4. It makes it harder for workers to get a raise: Previous Fast Tracked deals have depressed wages and weakened the rights of workers to organize and collectively bargain.

5. It increases inequality: Previous trade deals have greatly exacerbated CEO-to-worker pay disparities, so that the current ratio is 354-to-1.

6. It’s undemocratic: Fast Track limits debate and prohibits amendments and doesn’t give the public the opportunity to influence the process.

7. It gives corporations more power: By including “investor-to-state dispute settlement” provisions, foreign investors in the United States and U.S. investors operating in foreign countries can skip traditional methods of complaining about laws they don’t like and sue nations directly in private arbitration tribunals made up of for-profit arbitrators. This would give corporations and foreign interests an influence over our economy that the rest of us don’t have.

Reposted from AFL-CIO NOW

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Want to Create 5.8 Million New Jobs? Here’s How

If the United States acted forcefully to end currency manipulation by China and other nations—and there is legislation to provide the government the tools to do so—it could create as many as 5.8 million jobs (40% in manufacturing) and reduce the nation’s trade deficit by as much as 72.5%, according to a new report from the Economic Policy Institute (EPI).

Currency manipulation is the largest single cause of the U.S. trade deficit, and the Chinese government is the world’s biggest currency manipulator. It deliberately keeps the value of its currency artificially low and that artificially raises the price of U.S. exports to China and suppresses the price of Chinese imports into the United States. This artificial price advantage is one of many pull factors that encourages U.S. businesses to shut down operations here and manufacture in China instead. Says AFL-CIO President Richard Trumka:

U.S. workers can compete with anyone in the world, but they cannot compete successfully on a lopsided playing field. [Currency manipulation] is a major contributing factor in our lopsided trade relationship with China. Meanwhile, U.S. manufacturing companies and workers bear the brunt of these unfair policies.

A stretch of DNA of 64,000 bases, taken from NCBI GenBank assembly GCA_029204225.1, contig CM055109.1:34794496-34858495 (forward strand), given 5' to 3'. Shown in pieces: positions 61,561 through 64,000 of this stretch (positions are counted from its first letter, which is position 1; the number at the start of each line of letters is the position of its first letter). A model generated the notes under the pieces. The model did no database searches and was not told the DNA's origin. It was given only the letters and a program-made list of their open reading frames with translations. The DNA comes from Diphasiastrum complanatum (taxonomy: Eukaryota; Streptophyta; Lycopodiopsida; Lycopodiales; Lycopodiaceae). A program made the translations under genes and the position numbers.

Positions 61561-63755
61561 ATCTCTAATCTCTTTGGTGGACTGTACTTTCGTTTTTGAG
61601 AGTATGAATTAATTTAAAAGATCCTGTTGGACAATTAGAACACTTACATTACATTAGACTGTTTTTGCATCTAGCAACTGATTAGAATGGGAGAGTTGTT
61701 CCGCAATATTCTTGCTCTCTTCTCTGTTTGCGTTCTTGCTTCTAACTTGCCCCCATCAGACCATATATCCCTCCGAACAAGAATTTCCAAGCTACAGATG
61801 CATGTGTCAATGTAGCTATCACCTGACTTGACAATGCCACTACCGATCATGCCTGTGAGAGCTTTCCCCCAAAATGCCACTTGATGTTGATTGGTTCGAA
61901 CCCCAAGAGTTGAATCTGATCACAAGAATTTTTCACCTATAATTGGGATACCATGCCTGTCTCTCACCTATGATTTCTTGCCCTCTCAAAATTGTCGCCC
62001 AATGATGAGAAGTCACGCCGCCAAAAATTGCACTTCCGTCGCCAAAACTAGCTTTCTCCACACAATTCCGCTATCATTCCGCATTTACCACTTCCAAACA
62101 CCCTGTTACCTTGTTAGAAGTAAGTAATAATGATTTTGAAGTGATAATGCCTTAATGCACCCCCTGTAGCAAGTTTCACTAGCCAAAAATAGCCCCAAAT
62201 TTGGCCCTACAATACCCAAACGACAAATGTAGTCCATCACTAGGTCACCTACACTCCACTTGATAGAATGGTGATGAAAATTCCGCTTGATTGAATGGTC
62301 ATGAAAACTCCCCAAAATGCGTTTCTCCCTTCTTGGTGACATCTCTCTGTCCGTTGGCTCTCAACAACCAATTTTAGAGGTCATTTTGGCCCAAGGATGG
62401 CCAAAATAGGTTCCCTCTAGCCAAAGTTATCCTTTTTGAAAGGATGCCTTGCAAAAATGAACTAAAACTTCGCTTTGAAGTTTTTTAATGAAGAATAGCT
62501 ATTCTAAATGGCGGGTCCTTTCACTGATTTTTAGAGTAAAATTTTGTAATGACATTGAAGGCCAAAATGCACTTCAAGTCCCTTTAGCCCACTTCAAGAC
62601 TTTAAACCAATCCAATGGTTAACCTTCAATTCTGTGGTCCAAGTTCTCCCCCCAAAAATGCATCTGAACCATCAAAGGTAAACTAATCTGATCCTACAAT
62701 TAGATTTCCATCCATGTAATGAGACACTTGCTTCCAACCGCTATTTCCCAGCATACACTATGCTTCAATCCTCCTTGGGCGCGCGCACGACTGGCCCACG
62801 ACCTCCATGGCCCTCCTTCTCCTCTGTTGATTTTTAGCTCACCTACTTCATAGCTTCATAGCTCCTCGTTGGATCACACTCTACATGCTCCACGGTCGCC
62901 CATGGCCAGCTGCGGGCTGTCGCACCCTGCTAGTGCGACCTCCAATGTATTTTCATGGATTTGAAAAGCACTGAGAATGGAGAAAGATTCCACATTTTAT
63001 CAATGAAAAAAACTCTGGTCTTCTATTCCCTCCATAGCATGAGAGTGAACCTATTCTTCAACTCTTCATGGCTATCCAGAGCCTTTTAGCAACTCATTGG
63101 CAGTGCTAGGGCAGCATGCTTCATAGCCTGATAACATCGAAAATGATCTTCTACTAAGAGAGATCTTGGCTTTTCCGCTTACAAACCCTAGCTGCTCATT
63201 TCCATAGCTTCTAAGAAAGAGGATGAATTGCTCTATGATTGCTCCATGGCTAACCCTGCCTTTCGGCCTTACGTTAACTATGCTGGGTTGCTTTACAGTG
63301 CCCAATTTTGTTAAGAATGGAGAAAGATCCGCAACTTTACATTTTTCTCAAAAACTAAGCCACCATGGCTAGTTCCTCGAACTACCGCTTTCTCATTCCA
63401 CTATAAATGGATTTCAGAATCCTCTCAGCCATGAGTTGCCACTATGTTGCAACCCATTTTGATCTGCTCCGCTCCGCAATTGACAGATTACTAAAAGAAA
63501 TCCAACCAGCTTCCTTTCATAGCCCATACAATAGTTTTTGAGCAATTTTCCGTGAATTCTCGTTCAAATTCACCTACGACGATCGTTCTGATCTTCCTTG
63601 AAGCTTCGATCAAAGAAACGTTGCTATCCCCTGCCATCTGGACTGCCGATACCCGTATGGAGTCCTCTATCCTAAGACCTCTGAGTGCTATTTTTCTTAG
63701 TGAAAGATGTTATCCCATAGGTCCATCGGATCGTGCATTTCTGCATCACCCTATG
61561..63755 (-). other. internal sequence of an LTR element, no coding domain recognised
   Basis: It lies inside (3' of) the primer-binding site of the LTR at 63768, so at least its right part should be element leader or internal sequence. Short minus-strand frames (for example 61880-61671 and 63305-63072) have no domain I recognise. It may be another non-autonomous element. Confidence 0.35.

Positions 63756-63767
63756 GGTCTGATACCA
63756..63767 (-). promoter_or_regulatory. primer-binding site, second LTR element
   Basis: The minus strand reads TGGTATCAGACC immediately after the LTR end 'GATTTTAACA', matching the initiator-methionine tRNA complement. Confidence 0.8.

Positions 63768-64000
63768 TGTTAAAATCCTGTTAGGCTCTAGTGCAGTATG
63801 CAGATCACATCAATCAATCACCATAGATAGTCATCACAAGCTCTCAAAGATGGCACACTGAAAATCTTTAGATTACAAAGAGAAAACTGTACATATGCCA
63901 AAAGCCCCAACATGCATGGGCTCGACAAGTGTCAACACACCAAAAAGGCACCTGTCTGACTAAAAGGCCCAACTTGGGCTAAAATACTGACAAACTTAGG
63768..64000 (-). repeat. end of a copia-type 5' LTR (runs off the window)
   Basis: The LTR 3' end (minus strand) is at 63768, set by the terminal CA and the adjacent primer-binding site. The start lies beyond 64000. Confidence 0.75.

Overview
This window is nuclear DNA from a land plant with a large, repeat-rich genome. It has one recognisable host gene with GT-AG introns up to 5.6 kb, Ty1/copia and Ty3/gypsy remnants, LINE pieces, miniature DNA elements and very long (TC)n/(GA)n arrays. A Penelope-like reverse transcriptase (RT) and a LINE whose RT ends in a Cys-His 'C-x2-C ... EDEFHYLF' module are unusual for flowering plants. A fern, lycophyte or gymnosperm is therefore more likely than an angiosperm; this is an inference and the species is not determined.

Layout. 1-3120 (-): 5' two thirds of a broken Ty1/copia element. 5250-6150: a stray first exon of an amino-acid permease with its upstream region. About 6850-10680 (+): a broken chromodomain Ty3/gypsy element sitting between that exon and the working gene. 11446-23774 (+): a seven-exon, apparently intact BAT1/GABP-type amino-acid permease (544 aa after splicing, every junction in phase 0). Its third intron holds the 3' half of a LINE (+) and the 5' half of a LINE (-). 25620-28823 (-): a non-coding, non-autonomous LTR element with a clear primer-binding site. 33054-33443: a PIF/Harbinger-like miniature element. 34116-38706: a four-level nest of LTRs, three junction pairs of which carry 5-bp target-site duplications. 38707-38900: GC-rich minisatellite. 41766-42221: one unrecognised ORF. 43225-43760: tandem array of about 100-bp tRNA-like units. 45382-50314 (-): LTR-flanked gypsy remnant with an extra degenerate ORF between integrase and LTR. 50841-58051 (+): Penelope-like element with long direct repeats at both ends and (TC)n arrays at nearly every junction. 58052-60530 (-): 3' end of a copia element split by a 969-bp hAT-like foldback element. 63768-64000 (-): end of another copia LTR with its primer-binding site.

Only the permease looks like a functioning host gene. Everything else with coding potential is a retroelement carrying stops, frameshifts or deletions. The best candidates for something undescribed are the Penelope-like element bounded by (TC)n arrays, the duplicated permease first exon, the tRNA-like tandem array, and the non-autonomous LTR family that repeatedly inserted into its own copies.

The EPI report finds that:

  • Eliminating currency manipulation would reduce the U.S. trade deficit by $200 billion in three years under a “low-impact” scenario and $500 billion under a “high-impact scenario.” This would increase annual U.S. GDP by between $288 billion and $720 billion (between 2.0% and 4.9%).
  • The reduction of U.S. trade deficits and expansion of U.S. GDP would create 2.3 million to 5.8 million jobs, reducing the U.S. jobs deficit by between 28.8% and 72.5%.
  • About 40% of the jobs gained would be in manufacturing, which would gain between 891,500 and 2,337,300 jobs. Agriculture also would gain 246,800 to 486,100 jobs, heavily affecting some rural areas.

Read the full EPI report here.

Bipartisan legislation in Congress (H.R. 1267 and S. 1114) would crack down on currency exchange rate manipulation and hold countries that manipulate their currencies accountable. Trumka says:

We call on Congress to fight on the side of American workers and domestic manufacturers and farmers to put an end to currency manipulation now.

While China is the largest currency manipulator, other nations do so, too. Japan, which is one the 12 TPP nations, (China is not involved) has been accused of weakening the value of the yen to benefit its auto industry.

Currently Japan exports some 130 cars to the United States for every car that U.S. automakers export to Japan. One of the major reason for that imbalance is currency manipulation says the UAW.

As a consequence of Japanese government currency intervention, in a market such as the United States, Japanese imports have seen several thousand dollars in effective subsidies while, at the same time, exports from the United States to Japan have seen several thousand dollars in added costs….The impact of these policies undermines American auto exports and American jobs and the investment they support.